Regenerative Medicine

Get the Facts Right on Stem Cells (11/04)

As a physician, National Institutes of Health-funded researcher and biotech company owner, I would like to address the [newspaper] recent editorial advocating lifting the state ban on embryonic stem cell research (“State must lift stem cell research ban,” Oct. 12).

This research has been distorted by offering unrealistic hope, such as remarks by Sen. John Edwards that patients like Christopher Reeve will get out of their wheelchair and walk during John Kerry’s administration if elected.

 

Putting aside the moral and ethical issues, use of adult stem cells is more attractive from the standpoint of logistics and business economics. Adult-derived stem cells have produced the same types of specialized cells as embryonic stem cells. It would be preferable to use a patient’s own stem cells because it eliminates the risk of tissue rejection.

Embryonic stem cell research may lead to cures for diseases like Alzheimer’s disease. This premise is based on science fiction and not scientific principles. Alzheimer’s is a diffuse brain injury, and, at best, stem cell regenerative medicine will be directed toward diseases that reflect local or focal injuries.

There is a naivete among the public and scientists that stem cell regenerative treatments are as simple as injecting or transplanting stem cells into damaged organs. The scientific community has a very primitive understanding of how cells prepared in a laboratory will behave in diseased tissue, and it likely could take a lifetime before we can make any conclusions about this type of research. In the meantime, there are more realistic research advances for Alzheimer’s and Parkinson’s diseases that may lead to treatments sooner in the short-term than embryonic stem cell therapy.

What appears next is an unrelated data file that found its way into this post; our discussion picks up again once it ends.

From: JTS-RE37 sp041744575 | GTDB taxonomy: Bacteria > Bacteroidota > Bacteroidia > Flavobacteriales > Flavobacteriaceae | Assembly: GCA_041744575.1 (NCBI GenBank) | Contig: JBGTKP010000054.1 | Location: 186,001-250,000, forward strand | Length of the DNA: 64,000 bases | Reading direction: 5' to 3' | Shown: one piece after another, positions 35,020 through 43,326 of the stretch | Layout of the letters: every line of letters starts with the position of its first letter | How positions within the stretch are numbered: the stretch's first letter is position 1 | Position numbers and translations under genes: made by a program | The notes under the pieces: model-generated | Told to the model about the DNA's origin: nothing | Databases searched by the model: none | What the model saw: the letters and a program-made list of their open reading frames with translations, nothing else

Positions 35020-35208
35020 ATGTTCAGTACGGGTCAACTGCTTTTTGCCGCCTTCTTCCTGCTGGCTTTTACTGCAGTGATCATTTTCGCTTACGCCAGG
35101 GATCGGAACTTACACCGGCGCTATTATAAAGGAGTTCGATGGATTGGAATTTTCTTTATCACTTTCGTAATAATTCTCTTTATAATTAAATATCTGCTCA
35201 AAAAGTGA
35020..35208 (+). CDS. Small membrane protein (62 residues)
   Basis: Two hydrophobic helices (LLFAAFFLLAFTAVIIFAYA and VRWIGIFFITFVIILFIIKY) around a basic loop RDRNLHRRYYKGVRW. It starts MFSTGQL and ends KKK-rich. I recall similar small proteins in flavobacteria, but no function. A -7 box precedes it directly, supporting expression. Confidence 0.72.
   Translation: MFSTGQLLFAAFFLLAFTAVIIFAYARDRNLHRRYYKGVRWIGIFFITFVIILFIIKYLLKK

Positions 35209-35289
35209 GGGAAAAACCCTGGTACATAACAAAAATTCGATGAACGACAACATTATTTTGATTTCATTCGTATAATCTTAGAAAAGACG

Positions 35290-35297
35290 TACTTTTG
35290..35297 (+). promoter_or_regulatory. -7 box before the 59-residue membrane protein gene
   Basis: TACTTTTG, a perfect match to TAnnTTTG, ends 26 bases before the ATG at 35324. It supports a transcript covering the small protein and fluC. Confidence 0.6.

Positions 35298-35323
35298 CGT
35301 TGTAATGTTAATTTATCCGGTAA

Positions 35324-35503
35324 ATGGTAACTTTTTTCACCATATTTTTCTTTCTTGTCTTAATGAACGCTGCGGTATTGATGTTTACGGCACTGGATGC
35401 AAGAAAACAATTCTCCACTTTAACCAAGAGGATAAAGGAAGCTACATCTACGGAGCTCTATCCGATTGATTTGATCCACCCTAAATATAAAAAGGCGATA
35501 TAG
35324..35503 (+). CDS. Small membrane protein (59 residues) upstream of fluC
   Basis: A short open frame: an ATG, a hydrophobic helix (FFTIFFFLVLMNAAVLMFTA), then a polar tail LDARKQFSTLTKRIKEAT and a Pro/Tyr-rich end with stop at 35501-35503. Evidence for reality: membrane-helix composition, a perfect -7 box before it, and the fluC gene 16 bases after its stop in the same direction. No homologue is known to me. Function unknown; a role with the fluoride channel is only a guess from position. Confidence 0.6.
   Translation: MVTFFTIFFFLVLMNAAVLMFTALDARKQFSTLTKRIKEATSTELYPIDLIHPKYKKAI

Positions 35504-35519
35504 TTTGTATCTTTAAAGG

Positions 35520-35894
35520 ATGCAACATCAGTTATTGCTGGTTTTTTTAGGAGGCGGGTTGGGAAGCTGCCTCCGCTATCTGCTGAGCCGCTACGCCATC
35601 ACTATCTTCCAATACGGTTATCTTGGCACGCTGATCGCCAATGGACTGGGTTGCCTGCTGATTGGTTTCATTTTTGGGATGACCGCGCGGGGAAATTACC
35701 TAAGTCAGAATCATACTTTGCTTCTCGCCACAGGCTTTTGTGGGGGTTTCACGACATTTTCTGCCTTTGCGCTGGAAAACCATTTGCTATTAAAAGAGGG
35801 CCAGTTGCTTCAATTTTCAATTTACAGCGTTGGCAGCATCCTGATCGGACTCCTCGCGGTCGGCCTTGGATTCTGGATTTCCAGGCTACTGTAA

Americans hear nothing but propaganda and are left with the impression that treatment for degenerative disorders cannot be treated without embryonic stem cell research. History has shown that politicizing federal research funding actually has a negative impact, which leads to underfunding more innovative research or leads to a low disproportionate amount of funding for diseases with high prevalence like autism, sickle cell anemia and prostate cancer.

It’s time for the media, a select group of scientists, and politicians to stop politicizing and hyping this research and trying to capitalize on the suffering of patients… The fact is that embryonic stem cells cannot be achieved without destroying embryos, and we cannot escape making a value judgment about whether embryos have rights in human subject research.

Some ethicists and scientists claim you can perform this in an ethical way. However, you can’t get a little pregnant.

Dr. Alan Moy, a University of Iowa associate professor of medicine and biomedical engineering and president of Cellular Engineering Technologies Inc., at [email protected].
[http://www.press-citizen.com/apps/pbcs.dll/article?AID=/20041118/OPINION02/411180306/1018, Guest Opinion, 18November04]